Life Along the Silk Road

There is a route that exists in Central Asia that connects China to the West. In ancient times the Middle Kingdom used these networks of roads to move goods from China to the other side of the world. The most popular commodity that was being traded is silk therefore this passageway is now popularly known as the “Silk Road”.

Susan Whitfield’s goal in writing the book is to show that there is much to this route than just silk. It is in fact a tool used to connect different cultures. Janey Levy writing about the fabled trade route supports the idea espoused by Whitfield. And Levy asserts, “The name ‘Silk Road’ is somewhat misleading. The ‘road’ was actually a system of different routes. Europe was also part of the trade network, linked to the Middle East and the Silk Road by a second system of routes” (p. 4). This also means that aside from trading of commodities the road systems are in effect allowing the movement of ideas between different worlds.

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Location

Now that it has been established that the famous Silk Road is not actually a major thoroughfare that branches out from China to the outside world, it is still important to pinpoint the heart of the network. Whitfield explains that at the heart of the Silk Road is Central Asia.

Whitfield then provides a more detailed description of the major theme of the book by explaining the strategic importance of Central Asia and she said that many of Eastern Empires like the Arabs, Chinese, Turks and Tibetans– wanted desperately to take Central Asia.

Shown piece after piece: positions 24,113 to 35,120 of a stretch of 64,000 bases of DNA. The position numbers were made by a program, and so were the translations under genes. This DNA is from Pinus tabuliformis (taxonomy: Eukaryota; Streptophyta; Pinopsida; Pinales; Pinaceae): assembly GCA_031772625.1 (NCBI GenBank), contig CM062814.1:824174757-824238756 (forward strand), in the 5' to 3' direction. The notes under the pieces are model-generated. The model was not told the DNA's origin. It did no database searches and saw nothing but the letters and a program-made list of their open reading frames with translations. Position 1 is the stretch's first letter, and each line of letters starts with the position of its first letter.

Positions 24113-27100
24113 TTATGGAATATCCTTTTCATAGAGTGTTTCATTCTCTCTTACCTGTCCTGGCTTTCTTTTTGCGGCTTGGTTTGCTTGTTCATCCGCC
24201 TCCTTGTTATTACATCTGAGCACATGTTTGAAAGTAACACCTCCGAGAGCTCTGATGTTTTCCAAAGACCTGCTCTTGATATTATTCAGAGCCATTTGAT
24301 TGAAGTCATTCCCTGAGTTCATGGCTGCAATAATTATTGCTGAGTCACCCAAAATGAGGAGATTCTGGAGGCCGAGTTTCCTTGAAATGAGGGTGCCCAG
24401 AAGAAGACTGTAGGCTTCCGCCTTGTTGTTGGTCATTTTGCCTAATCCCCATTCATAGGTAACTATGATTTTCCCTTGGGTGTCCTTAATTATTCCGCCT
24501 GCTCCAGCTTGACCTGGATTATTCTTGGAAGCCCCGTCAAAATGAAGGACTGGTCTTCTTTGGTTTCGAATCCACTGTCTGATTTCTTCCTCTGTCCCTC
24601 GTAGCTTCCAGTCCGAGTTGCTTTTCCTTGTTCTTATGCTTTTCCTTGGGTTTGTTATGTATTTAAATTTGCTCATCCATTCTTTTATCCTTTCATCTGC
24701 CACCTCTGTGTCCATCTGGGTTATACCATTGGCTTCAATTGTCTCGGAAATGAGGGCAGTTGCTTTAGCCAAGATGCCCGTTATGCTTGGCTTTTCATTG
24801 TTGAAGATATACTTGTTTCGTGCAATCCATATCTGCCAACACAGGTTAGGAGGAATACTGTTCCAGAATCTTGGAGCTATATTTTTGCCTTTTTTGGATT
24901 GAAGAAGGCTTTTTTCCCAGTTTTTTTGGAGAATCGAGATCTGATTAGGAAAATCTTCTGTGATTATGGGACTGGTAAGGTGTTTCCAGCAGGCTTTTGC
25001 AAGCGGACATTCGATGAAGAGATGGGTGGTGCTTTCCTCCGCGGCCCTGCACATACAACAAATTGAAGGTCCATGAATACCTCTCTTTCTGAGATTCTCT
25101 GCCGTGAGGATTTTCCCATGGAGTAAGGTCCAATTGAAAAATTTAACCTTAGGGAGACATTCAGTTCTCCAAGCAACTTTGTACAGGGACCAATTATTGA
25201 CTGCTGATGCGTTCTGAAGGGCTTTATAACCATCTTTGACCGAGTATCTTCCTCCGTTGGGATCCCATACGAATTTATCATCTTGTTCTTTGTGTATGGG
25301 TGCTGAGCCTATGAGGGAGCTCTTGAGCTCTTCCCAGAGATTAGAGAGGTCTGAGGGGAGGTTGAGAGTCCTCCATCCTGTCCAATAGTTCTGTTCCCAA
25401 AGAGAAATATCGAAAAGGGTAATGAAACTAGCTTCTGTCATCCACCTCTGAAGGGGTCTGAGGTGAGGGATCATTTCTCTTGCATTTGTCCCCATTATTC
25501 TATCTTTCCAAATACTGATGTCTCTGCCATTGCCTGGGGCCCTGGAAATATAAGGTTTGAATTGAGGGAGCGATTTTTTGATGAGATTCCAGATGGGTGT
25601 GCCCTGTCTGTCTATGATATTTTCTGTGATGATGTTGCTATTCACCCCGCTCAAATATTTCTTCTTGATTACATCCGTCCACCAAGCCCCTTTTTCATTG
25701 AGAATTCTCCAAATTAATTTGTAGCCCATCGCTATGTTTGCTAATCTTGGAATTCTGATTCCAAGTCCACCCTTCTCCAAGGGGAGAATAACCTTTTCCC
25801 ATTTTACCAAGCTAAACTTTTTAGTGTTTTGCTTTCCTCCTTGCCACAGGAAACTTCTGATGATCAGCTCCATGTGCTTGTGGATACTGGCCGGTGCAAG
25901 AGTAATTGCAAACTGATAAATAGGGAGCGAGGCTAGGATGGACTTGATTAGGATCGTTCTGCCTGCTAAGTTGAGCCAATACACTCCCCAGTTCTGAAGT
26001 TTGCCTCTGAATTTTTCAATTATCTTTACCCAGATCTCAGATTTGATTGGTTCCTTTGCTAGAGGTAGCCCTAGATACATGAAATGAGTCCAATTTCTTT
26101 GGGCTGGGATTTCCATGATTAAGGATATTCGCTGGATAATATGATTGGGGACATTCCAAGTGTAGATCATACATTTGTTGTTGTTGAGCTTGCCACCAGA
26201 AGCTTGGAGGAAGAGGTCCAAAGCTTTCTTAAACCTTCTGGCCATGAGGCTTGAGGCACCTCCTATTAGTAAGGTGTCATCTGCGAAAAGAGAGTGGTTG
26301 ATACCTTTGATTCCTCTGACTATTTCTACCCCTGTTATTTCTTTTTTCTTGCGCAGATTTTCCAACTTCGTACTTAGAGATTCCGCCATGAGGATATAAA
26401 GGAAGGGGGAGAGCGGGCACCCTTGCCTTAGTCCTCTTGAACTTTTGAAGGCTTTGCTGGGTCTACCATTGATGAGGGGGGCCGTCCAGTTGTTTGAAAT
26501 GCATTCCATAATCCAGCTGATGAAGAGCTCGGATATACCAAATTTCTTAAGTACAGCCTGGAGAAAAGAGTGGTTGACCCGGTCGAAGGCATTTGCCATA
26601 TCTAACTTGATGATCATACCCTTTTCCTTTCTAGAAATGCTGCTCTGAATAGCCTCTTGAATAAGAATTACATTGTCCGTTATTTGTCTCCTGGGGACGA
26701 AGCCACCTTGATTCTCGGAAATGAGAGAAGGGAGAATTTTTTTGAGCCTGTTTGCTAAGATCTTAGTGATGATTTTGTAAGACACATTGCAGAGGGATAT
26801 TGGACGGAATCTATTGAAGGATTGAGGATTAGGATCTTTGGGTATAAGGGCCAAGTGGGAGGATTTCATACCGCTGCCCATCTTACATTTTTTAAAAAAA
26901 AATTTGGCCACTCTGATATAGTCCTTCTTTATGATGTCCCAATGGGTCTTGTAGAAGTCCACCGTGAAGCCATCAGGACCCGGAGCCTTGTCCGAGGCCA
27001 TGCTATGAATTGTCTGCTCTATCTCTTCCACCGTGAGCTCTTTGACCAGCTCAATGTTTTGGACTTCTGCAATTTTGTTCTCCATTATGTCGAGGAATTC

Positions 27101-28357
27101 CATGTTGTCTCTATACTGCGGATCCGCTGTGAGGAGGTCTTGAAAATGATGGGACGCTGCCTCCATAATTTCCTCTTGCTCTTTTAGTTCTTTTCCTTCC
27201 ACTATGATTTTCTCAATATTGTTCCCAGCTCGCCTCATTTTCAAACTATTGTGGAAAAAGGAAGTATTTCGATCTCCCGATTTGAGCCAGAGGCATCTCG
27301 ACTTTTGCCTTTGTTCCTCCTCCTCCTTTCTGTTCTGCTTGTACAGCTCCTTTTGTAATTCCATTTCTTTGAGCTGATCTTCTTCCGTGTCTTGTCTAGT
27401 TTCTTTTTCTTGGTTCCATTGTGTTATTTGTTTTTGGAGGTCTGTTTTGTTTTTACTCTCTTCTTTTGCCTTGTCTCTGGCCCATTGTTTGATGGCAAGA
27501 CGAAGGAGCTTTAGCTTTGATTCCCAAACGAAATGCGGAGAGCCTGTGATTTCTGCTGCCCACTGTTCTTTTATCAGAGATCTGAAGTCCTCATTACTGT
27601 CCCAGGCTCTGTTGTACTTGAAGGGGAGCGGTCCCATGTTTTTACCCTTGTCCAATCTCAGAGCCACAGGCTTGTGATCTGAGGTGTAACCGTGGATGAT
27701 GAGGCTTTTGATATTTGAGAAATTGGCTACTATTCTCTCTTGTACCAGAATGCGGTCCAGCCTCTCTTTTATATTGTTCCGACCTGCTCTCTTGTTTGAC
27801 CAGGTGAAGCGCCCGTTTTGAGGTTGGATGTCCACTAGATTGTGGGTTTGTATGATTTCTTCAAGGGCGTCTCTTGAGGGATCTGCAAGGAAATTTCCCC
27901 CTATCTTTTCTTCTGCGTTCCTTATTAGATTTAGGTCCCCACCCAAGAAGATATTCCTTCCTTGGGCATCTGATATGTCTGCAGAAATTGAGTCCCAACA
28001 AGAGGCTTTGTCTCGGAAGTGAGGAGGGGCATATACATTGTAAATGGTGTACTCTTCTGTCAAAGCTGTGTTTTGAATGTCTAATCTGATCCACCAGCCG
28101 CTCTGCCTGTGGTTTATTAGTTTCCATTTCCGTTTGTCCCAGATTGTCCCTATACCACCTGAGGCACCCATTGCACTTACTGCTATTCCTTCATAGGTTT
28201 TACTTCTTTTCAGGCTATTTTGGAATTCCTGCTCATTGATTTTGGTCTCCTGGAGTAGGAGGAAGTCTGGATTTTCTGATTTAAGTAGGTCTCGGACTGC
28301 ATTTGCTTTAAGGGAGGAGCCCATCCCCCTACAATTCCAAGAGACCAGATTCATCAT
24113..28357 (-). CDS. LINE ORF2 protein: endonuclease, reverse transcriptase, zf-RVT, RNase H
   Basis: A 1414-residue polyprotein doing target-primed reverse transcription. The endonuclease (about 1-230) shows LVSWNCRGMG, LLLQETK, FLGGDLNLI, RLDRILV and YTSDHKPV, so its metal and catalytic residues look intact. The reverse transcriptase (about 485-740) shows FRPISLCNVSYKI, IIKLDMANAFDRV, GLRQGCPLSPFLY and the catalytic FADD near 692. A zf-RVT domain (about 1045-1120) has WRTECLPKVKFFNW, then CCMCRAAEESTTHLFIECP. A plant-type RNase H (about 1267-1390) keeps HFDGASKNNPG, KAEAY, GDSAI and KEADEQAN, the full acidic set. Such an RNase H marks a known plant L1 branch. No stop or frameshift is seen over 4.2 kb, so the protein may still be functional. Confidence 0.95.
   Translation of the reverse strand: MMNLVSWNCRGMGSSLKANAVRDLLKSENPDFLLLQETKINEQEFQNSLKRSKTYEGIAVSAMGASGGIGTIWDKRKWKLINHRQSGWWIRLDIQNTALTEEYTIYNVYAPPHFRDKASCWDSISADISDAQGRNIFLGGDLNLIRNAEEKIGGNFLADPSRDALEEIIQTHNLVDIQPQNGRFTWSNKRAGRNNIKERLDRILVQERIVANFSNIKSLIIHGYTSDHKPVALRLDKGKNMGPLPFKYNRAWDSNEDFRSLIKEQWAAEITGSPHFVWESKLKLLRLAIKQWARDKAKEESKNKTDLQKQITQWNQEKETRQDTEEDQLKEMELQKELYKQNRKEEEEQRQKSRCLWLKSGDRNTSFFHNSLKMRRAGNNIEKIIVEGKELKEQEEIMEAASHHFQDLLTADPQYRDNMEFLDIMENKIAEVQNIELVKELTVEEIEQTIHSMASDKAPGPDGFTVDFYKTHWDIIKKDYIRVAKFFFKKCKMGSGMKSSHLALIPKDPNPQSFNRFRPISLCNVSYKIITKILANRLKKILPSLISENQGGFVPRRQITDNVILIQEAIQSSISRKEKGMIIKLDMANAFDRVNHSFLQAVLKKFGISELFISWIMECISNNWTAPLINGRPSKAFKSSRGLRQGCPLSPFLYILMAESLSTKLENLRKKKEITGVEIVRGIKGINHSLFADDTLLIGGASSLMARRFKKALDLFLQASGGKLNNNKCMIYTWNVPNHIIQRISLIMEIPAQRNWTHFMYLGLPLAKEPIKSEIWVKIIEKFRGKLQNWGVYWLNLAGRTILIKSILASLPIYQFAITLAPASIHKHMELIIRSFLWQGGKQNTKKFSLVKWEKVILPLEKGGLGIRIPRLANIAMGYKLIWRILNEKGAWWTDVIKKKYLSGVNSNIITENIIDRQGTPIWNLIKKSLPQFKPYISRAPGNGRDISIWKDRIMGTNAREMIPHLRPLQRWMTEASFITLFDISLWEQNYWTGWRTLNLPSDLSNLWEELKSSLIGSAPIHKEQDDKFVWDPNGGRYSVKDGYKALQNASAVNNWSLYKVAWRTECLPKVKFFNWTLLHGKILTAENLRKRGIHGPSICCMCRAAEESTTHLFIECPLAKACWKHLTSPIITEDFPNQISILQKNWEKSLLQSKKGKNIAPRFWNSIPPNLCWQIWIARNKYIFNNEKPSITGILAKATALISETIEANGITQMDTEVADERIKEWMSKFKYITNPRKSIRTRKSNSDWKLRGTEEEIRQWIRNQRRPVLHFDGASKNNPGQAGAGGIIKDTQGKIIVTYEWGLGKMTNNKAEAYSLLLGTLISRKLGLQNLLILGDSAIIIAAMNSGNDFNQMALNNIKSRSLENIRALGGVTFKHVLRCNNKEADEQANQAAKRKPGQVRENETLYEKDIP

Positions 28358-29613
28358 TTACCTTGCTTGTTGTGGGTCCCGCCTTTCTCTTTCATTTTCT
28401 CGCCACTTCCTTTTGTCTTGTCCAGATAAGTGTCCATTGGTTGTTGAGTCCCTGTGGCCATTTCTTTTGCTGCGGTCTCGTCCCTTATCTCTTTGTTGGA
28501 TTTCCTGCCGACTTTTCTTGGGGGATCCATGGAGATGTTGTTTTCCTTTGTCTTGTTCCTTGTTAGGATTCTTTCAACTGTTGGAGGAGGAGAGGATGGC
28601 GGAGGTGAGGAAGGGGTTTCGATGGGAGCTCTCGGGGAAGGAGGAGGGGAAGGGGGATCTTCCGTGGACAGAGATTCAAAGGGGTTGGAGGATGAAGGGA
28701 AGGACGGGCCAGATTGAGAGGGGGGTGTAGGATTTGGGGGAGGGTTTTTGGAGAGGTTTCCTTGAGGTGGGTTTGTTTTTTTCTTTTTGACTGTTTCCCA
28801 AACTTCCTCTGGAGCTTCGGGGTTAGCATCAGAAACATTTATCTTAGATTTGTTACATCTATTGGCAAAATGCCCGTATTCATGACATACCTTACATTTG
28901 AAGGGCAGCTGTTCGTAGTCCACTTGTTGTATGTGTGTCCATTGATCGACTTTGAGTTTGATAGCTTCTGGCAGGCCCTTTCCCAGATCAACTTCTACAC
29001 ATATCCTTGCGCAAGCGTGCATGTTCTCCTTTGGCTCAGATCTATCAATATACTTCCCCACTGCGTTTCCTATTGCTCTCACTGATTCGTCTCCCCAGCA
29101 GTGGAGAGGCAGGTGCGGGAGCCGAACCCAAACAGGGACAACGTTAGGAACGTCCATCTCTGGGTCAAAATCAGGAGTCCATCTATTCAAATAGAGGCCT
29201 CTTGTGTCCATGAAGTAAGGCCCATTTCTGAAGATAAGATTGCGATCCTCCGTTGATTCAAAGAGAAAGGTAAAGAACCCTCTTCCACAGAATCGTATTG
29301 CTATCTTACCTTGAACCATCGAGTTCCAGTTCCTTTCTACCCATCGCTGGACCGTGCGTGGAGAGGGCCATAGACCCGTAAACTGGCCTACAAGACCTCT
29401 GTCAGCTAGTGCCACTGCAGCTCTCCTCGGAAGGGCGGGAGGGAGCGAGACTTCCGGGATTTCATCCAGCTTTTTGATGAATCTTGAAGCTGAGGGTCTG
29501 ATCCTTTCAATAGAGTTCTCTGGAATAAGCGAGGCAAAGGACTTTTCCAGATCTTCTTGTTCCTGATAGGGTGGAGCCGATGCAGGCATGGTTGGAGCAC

Through the eyes of these empire builders Whitfield painted her own version of what it was life living in these ancient lands. This was made possible by the rigors of the discipline of archaeology. The artifacts and bone fragments from the facts are now directly communicating to the curious students of Central Asian history of the 21st century – this is one of the main themes of the book.

Silk Road

The more popular explanation as to the purpose of the “Silk Road” dwells heavily on trading. As mentioned earlier, silk is not the only product traded in these parts. Levy made a basic list of what changed hands between Chinese, Arabs, Tibetans, and Turks in ancient times and she wrote, “China also exported such things as medicinal herbs, oranges, teas, gunpowder, compasses, furs, carved jade, bronze objects” while the Chinese imported, “…gold, silver, glassware, ivory, wool rugs, nuts, peaches, cucumbers, onions, cotton, and horses” (p. 4).

Whitfield does not dwell much on the issue of trade as much as Levy does. Whitfield makes it clear after a few pages that yes, the system of roadways are used for export-import business. There is almost no incentive needed to make various people groups in this region to interact than the prospect of making a fortune. But there is more aside from the urge to make great wealth.

Whitfield also focused on another fascinating aspect of the Silk Road and it is the development of civilization and the interactions of cultures as they meet to transact within these routes. Moreover, a major feature of the book is its attempt to explain the “complex succession of power” that occurred in the region that could explain the rise and fall of civilizations and the development of future governments in proximity to the region.